How well can you decipher ape-speak?

While all apes vocalize to some extent, no other living ape species has developed human-like spoken language. Instead, our primate cousins communicate using a language of physical gestures. (Photo: NYTimes)
A chimp sticks his arm in front of his neighboring ape in a video released by researchers. Is he showing off his muscles or asking for a friendly scratch? If you said he wants to be scratched, congratulations: You can understand ape.اضافة اعلان

And you are not alone. According to a new study, published recently in the journal PLOS Biology, many humans are pretty good at understanding ape.

While all apes vocalize to some extent, no other living ape species has developed humanlike spoken language. Instead, our primate cousins communicate using a language of physical gestures.

Kirsty Graham and Catherine Hobaiter, both primatologists at the University of St. Andrews in Scotland, were inspired to quiz human understanding of ape language after noticing that 90 percent of the gestures used by chimpanzees and bonobos were shared across those two species, as were 90 percent of those used by gorillas and orangutans.

“We’re then wondering,” Graham said, “if humans retain this ability to use and understand great ape gestures.”

Graham and Hobaiter developed an online quiz testing people’s ability to understand various ape gestures. Test-takers watched videos of a gesture, then picked what they thought the gesture meant from four options.

Thanks to a plug for their study on BBC Radio 4 in Britain, the researchers had more participants than they expected: 5,656 people finished the quiz. The respondents correctly identified the meaning of gestures more than half the time, at a rate of 52.1 percent. That is much higher than the 25 percent that would be expected if participants were guessing randomly.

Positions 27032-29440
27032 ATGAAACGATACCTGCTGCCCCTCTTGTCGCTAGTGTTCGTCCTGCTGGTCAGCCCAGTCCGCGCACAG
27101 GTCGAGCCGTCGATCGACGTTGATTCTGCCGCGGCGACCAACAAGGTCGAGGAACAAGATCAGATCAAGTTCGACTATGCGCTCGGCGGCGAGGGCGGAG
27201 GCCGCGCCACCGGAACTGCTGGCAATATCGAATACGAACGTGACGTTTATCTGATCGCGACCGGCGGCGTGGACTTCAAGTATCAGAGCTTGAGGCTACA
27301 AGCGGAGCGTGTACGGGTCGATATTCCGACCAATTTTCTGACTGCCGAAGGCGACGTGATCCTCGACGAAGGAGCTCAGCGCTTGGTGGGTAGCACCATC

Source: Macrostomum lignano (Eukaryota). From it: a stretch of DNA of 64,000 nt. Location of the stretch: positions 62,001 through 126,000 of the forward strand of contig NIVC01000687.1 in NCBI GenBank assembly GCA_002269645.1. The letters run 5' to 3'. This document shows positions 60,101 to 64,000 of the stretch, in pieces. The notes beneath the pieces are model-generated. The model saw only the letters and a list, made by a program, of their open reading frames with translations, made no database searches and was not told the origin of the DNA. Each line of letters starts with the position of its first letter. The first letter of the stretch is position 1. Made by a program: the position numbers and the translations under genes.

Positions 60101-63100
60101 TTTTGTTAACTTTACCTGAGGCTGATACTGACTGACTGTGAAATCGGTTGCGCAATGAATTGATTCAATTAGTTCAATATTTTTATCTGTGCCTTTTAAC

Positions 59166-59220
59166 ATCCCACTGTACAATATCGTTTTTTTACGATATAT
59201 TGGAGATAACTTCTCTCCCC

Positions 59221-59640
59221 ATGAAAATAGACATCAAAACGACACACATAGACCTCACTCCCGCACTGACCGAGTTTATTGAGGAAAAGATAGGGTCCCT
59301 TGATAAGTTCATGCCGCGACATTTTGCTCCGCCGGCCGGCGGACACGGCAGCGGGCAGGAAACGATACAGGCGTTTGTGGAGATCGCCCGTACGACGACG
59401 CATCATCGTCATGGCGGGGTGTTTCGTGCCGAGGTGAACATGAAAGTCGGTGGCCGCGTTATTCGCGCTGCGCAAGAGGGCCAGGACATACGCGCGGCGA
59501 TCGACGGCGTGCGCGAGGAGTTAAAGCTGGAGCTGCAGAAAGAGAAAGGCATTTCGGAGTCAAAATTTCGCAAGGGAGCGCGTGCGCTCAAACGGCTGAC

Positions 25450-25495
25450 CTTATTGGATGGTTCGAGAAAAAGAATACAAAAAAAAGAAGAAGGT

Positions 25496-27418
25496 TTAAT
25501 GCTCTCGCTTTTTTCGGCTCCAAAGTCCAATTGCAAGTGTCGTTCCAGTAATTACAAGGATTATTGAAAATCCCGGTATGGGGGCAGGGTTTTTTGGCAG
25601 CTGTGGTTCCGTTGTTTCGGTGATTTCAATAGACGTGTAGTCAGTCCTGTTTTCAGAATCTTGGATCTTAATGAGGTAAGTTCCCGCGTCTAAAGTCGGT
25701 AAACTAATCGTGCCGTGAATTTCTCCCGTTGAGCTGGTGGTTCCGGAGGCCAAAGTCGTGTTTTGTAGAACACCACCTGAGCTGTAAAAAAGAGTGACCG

“This study represents an interesting method to get at human interpretation of ape gestures,” said Frans de Waal, a primatologist at Emory University in Atlanta, who was not involved with the study.

Humans use nonverbal gestures, too; a librarian might shush a noisy patron with a silent finger to the lips, or a rude diner might wordlessly shoo away a server as if swatting a fly. Babies, especially, are known to be prolific gesturers: Another study found that 89 percent of the gestures used by 1- to 2-year-old infants were also used by chimpanzees of all ages.

But as we get older, Graham said, nuanced spoken language replaces many of these simian gesticulations, such that adults can no longer speak ape but can, as the new study shows, still understand it.

In spoken language, Graham said, “We can request things more specifically, more politely, more accurately.” This is why an adult would (hopefully) never ask for food by sticking their hand in your mouth, but a baby might.

It may not be the case that ape gestures are completely lost in adult humans, but rather that they’re more difficult to recognize because they’re “sometimes embedded in other manual movements,” like the hand movements we sometimes make while speaking, de Waal said.

In their paper, Graham and Hobaiter point out that the intertwining of our gesturing with our use of spoken language makes finding distinct uses of ape gestures by humans difficult. Charlotte Wiltshire, a doctorate student at St. Andrews who is working with the two researchers, is developing a machine learning program that could make this endeavor easier.

“The dream is to one day automate video coding,” Graham said, referring to the process of watching videos of animals and marking down observed behaviors. “We’ll have a trained model that can detect gestures.” No matter what degree of overlap there is between a chimpanzee’s gestures and ours, Graham said, our ability to understand ape language highlights that we’re more similar to them than we are different.

“Humans are really cool, but we’re not unique in all of our abilities,” Graham said.

De Waal agreed: “If you have ever seen human children play with young apes, you will notice great overlap in manual gestures and a high degree of mutual understanding and fun, as if there exists barely any barrier between them.”

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